Modern, non-religious circumcision began in the Victorian era as a means of deliberately desensitising and denuding the penis in order to discourage masturbation, which doctors then believed was the cause of insanity, epilepsy, hysteria, tuberculosis, short-sightedness, and death.
In 1891, Jonathan Hutchinson, president of the Royal College of Surgeons of England, in his article "On Circumcision as a Preventative of Masturbation," wrote:
Measures more radical than circumcision would, if public opinion permitted their adoption, be a true kindness to many patients of both sexes. [Jonathan Hutchinson. On Circumcision as Preventive of Masturbation. Archives of Surgery 1891;2:267-268]
The myth that circumcision improves hygiene originated at this time to mean the improvement of moral hygiene.
Clarence was addicted to the secret vice practised among boys. I performed circumcision. He needed the rightful punishment of cutting pains after his illicit pleasures.[N. Bergman. Report of a Few Cases of Circumcision. Journal of Orificial Surgery 1898;7:249-251.]
By the turn of the century, amputation of the foreskin was "scientifically proven" to cure and prevent malnutrition, paralysis, bed-wetting, hip-joint disease, headache, alcoholism, criminality, club-foot, and heart disease.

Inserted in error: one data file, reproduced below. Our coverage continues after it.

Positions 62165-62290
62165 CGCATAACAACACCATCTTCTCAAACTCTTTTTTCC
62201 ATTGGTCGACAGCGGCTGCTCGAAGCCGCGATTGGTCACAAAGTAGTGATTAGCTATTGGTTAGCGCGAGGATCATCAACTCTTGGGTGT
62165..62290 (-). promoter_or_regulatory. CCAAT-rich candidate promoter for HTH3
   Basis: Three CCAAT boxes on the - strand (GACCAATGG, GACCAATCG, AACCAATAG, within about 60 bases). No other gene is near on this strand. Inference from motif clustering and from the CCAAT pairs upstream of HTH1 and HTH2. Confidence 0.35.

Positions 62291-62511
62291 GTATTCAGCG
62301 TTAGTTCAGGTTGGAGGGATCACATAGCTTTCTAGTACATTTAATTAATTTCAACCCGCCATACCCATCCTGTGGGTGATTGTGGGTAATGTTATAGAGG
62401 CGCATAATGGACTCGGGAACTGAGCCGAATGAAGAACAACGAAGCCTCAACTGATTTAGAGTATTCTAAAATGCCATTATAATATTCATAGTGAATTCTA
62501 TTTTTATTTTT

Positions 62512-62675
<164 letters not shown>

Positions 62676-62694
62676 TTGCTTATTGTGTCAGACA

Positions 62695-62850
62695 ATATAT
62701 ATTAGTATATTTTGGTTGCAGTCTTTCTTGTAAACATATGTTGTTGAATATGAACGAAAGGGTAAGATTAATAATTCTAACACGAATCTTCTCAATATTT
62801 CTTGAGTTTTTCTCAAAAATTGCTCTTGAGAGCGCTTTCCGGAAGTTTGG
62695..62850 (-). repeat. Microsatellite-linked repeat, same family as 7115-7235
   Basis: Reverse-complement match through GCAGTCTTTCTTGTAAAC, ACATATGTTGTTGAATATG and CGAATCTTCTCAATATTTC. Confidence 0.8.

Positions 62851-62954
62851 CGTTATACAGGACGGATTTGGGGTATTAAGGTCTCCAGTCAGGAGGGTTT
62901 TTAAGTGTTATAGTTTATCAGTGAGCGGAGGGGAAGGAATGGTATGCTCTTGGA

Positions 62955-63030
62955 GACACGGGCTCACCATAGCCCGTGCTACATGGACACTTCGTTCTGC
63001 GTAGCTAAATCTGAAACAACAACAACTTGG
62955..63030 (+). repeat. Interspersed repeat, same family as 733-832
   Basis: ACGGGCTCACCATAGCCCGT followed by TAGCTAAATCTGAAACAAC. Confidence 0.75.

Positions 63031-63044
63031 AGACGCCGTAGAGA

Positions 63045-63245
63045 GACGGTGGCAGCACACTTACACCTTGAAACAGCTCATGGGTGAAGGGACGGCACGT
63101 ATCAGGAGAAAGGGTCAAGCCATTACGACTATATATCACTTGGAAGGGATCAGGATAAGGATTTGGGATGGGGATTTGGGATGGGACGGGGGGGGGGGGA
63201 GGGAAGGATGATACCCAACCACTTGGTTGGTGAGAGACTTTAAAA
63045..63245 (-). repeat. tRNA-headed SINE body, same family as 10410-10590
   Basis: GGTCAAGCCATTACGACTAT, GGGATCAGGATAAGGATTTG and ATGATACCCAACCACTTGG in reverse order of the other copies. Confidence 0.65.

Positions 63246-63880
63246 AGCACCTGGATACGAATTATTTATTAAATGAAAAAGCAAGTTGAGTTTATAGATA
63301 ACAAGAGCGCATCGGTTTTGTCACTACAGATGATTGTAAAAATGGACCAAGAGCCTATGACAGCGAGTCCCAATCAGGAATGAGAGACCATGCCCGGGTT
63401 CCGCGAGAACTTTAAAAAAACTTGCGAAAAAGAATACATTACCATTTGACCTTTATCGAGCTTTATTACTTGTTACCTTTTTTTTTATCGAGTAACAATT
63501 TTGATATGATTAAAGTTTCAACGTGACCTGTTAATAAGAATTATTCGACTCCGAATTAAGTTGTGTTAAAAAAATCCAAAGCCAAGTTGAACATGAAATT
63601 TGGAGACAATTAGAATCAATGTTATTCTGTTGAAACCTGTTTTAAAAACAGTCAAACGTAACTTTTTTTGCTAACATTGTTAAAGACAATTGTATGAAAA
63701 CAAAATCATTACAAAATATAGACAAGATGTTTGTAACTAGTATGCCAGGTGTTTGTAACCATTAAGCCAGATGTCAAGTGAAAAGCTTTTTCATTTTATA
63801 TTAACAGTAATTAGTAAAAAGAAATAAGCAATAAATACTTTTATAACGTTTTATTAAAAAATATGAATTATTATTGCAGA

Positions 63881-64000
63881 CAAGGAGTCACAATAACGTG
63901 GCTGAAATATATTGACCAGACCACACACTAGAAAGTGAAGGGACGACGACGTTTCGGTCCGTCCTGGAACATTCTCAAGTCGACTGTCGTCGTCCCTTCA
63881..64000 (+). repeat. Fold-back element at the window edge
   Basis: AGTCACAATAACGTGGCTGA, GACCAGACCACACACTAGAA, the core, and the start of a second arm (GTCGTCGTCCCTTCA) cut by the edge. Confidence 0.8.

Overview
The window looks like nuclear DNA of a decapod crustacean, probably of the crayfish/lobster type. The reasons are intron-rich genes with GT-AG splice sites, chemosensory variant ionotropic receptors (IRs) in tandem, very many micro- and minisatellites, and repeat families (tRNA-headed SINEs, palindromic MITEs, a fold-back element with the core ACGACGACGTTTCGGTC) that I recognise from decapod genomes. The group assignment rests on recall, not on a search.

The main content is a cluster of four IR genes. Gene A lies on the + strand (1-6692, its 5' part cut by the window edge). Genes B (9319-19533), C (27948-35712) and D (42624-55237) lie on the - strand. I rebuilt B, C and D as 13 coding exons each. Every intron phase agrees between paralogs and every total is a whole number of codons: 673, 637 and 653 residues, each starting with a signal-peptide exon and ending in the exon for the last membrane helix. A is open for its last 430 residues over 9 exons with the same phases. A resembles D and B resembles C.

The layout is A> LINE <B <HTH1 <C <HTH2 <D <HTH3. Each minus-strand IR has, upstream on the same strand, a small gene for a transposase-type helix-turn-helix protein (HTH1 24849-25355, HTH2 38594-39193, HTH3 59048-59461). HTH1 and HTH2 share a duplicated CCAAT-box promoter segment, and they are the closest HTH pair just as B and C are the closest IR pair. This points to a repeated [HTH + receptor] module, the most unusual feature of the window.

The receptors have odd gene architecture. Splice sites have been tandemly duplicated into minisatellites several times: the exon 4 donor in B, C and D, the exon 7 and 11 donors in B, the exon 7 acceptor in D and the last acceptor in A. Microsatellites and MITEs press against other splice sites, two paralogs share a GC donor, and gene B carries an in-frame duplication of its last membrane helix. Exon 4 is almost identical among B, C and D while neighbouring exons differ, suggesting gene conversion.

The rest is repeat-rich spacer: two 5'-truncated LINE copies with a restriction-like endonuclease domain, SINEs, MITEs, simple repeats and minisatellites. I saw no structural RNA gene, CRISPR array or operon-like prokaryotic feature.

Even in the 1930s, some doctors openly declared in the British Medical Journal that sexual oppression of young men was their motivation.
Nature intends that the adult male shall copulate as often and as promiscuously as possible, and to that end covers the sensitive glans so that it shall be ever ready to receive stimuli. Civilization, on the contrary, requires chastity, and the glans of the circumcised rapidly assumes a leathery texture less sensitive than skin. Thus the adolescent has his attention drawn to his penis much less often. I am convinced that masturbation is much less common in the circumcised. [Cockshut RW. Circumcision (letter). Br Med J. 1935; 19 October: 764.]